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How to identify a motherboard when you want to upgrade

by Michael Arsenault on Monday, May 30, 2011 , under

I often get emails asking for advice on upgrades, most of which I try to answer as quickly as I can, but one that came through the other day struck me with a problem that I imagine is more common than you’d think.
The writer wanted to know what the best graphics card would be for his motherboard, and proceeded to list all the bits and bobs inside his PC. Some of them were nearly ten years old. Two things were immediately obvious from his mail. Firstly, that a graphics upgrade alone wasn’t going to get Crysis 2 running at full speed. Secondly, that he’d obviously made a mistake identifying his components. According to the email he was running an Athlon FX chip from the middle of the last decade with a Pentium 4 motherboard circa 2001.
Since he also reckoned he was using two GeForce graphics cards in SLI configuration, I surmise that the writer is probably right about the chip, wrong about the mobo (since that predates SLI technology). Or that it was someone deliberately being silly and trying to catch me out.
The serious question the story raises, though, is how do you know what motherboard is inside your machine, and what its compatible with when you come to upgrade?

The easiest way is through Windows’ own System Information tool. You can call this up by typing its name into the search bar of the Start menu, and it should come up with a screen that looks something like this. The highlighted lines are the motherboard manufacturer, the model number and the current BIOS and revision number.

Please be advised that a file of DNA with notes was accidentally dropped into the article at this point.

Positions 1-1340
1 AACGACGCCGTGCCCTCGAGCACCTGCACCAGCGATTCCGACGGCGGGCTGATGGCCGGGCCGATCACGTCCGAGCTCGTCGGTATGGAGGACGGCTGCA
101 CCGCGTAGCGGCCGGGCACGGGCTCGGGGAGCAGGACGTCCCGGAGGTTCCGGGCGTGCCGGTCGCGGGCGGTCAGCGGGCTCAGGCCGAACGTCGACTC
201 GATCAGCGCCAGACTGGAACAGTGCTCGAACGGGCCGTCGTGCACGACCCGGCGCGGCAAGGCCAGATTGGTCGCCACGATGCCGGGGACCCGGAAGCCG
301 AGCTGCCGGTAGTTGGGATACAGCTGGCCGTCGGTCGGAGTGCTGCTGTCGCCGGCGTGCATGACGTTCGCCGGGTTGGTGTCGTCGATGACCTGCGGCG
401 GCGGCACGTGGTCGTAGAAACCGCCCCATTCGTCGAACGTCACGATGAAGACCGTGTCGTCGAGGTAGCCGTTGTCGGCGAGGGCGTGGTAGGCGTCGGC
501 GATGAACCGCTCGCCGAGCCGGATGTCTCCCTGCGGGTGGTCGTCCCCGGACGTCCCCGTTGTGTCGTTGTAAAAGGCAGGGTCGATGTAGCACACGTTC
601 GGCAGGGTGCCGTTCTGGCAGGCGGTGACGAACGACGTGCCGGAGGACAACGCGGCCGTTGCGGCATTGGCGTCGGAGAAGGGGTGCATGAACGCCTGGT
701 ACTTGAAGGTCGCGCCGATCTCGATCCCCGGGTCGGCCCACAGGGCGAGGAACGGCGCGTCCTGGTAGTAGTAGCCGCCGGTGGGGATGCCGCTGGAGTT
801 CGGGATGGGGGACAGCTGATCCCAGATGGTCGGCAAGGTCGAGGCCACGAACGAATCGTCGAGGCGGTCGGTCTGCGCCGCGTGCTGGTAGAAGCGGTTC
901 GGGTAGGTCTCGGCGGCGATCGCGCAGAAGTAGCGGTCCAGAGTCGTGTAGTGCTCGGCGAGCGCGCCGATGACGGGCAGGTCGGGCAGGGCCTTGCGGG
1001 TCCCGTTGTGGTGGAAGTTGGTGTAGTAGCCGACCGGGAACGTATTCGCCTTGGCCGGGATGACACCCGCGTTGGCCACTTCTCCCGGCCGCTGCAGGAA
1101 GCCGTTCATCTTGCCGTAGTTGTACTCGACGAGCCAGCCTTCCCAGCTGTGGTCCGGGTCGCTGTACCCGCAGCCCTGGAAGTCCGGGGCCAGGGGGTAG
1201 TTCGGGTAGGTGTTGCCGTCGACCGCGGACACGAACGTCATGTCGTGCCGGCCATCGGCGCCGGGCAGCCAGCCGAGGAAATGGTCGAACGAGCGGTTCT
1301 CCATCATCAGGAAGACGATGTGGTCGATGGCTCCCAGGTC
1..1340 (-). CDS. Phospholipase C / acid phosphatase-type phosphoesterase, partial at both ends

Unfortunately, this isn’t a foolproof piece of software. If you can’t get any useful information from it,  you’ll have to open up the side of your case and have a look at the motherboard itself. If you’re lucky, the manufacturer name and product code will be clearly visible – as in the image at the top of this post – and you can go along to their site and look for a manual online. This branding could be anywhere, but the most common places are by the CPU socket, near the expansion slots or along one of the edges. If there’s no obvious stamp, however, there’ll be other identifying marks.
One of them should be its FCC ID code. This is the serial number assigned to components when they pass through testing at the Federal Communications Commission in the US. This should be printed onto the PCB itself or a white sticker that looks like the one above. You can check it at the updated FCC Site here. Turns out the component pictured is a WiFi adaptor from an old , abandoned  motherboard. Who knew?
If there’s no FCC label, you could start your component sleuthing by trying to figure  out the manufacturer using its factory code. This is a six character code beginning with a D which usually appears next to a symbol that looks like a circle with an arrow pointing through it. Gigabyte, for example, is D33006. The hard drive below is from Kingston. I can’t find an up to date list in English, so you could try translating this page or just Googling the code and seeing which name comes up most often. Armed with the manufacturer name, the BIOS code and version which appear when you first boot the machine (and in System Properties) should give you an exact match.

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